Jim and his daughter Veronica, a young high-school music teacher, attempt to unravel their complicated histories and intertwined secrets. After a hoax goes very wrong, Jim’s daughter is falsely convicted for abusing her position of authority over 17-year-old Clive. Veronica is nevertheless convinced she deserves to be punished, but for much earlier crimes. Confused and frustrated by Veronica’s intransigence, Jim’s anguish begins to impinge on his job as a food inspector. He wields great power over small family-owned restaurants; a power he doesn’t hesitate to use.
CAST & CREW
Atom Egoyan, Simone Urdl, Jennifer Weiss
Director of Photography
Steven Munro, Daniel Pellerin, Rob Fletcher
David Thewlis, Laysla De Oliveira, Luke Wilson, Rossif Sutherland
Ego Film Arts, The Film Farm
Born 1960. Atom Egoyan occupies a distinct position within Canadian filmmaking - that of auteur. His unequivocal authorial vision and inimitable style are sustained throughout a body of work that includes 10 feature films. Raised in Victoria, B.C., Egoyan moved to Toronto at 18 to study international relations at the University of Toronto. While studying, two formative encounters fused to inform his life work - fluency with his ethnic heritage and the cinema. Egoyan produced several short films at the Hart House Film Board while furthering his knowledge of Armenian history and politics. His films relentlessly highlight the act of looking from both structural and thematic perspectives, fully exploiting possible implications from knowledge to voyeurism, to comprehension and insight. At the same time, the oft-used Canadian filmic tropes of identity and its uncertainty, image and technology, and communication or the lack thereof compete for equal thematic screen time. Key Egoyan sensibilities emerge in Next of Kin and continue throughout Family Viewing, Speaking Parts and The Adjuster. The films of the mid-1990s offer a more profound exploration of contemporary anxieties. Calendar wrestles with belonging and identity from here to Armenia and back again. With Exotica, perhaps an apt title for all of Egoyan’s enterprise, original trauma (Armenian genocide) shifts into the more familiar terrain of terrifying psychic dispossession. The adaptations of The Sweet Hereafter and Felicia’s Journey (novels by Russell Banks and William Trevor, respectively) effortlessly mesh with Egoyan’s preoccupations, as both stories' claustrophobic worlds turn on the themes of loss and violation. With Ararat, Egoyan widens the standard intimacy of his palette to produce the first film to wrestle with the Armenian genocide of 1915. Egoyan has won five major prizes at the Cannes IFF (including the Grand Prix), two American Academy Award nominations, and numerous other honours. His films have won over 25 Genie Awards, including three Best Film Awards, from the Academy of Canadian Film and Television.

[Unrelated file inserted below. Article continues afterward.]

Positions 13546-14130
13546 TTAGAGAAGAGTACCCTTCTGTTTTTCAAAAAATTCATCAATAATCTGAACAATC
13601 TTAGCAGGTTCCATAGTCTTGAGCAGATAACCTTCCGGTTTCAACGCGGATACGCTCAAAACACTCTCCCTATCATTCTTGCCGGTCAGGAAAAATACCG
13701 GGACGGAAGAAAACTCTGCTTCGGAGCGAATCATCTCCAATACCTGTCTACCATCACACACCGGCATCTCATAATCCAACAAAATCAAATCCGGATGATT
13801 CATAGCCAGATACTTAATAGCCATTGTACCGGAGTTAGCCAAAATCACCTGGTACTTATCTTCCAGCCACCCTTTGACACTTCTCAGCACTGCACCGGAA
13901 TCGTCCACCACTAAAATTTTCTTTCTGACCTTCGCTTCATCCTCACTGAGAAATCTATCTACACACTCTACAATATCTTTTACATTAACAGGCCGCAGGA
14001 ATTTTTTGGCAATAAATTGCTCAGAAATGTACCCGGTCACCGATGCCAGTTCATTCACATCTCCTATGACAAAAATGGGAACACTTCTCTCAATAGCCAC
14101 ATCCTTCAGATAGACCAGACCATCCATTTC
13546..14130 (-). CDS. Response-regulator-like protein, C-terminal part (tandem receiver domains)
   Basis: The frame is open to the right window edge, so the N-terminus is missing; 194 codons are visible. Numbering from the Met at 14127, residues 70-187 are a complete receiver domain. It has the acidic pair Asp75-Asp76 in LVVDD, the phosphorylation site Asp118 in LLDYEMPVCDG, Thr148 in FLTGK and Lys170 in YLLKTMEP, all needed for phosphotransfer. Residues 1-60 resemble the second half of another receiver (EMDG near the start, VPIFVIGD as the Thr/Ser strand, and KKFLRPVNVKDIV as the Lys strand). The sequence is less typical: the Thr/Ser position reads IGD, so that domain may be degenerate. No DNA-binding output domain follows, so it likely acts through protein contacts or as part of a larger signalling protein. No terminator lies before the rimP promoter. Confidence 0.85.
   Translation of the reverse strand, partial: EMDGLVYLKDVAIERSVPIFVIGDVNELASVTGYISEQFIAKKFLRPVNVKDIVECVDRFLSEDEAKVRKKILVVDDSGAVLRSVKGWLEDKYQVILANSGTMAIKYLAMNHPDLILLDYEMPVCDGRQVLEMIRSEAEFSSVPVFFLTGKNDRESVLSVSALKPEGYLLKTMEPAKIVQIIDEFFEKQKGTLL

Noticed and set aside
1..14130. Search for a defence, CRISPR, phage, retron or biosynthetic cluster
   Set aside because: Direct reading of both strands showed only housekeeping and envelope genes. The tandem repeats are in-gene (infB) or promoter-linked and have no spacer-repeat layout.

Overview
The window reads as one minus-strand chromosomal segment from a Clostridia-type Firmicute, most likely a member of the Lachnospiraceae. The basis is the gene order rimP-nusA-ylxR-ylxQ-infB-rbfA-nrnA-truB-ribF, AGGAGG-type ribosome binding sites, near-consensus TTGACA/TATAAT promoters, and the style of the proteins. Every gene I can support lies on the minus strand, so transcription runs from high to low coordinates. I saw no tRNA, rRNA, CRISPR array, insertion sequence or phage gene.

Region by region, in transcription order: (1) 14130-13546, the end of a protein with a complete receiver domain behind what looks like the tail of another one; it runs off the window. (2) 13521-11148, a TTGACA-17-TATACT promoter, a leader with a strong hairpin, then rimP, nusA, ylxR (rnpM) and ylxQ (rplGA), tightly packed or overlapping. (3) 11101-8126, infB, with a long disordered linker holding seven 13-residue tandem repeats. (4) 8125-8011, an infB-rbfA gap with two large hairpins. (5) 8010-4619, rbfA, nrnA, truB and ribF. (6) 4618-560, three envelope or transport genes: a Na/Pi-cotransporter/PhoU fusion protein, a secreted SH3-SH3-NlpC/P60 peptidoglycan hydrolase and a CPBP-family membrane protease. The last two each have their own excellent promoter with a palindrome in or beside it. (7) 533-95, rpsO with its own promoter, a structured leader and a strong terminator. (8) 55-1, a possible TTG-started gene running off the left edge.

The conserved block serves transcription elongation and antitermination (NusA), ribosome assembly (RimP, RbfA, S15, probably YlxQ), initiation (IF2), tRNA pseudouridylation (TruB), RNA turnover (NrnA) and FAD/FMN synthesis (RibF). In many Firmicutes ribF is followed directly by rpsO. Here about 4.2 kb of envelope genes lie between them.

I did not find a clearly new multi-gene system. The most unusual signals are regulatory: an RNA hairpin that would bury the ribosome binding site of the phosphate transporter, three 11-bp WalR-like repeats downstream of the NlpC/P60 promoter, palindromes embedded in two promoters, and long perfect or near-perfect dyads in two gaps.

Lust of a Eunuch (1977, short), Howard in Particular (1979, short), After Grad with Dad (1980, short), Pip Show (1981, short), Open House (1982, short), Next of Kin (1984), Men: A Passion Playground (1985, short), In This Corner (1985, TV), Family Viewing (1987), Cupid’s Quiver (1987, TV), The Final Twist (1987, TV), Looking for Nothing (1988, TV), There Was a Little Girl (1988, TV), The Wall (1989, TV), Speaking Parts (1989), The Adjuster (1991), Montrռal vu par... Six variations sur une thème (Montreal Sextet, 1992, segment En passant), Gross Misconduct (1993, TV), Calendar (1993), Exotica (1994), A Portrait of Arshile (1995, short), Bach Cello Suite #4: Sarabande (Yo-Yo Ma Inspired by Bach, 1997, TV), The Sweet Hereafter (1997), Felicia's Journey (1999), The Line (2000, short), Krapp’s Last Tape (2000, short), Diaspora (2001, short), Ararat (2002), Where the Truth Lies (2005), Citadel (2006), To Each His Own Cinema (2007, segment Artaud Double Bill), Adoration (2008), Chloe (2009), Mundo Invisivel (2012, segment Yerevan), Venice 70: Future Reloaded (2013, doc.), Devil's Knot (2013), The Captive (2014), Remember (2015), Guest of Honour (2019).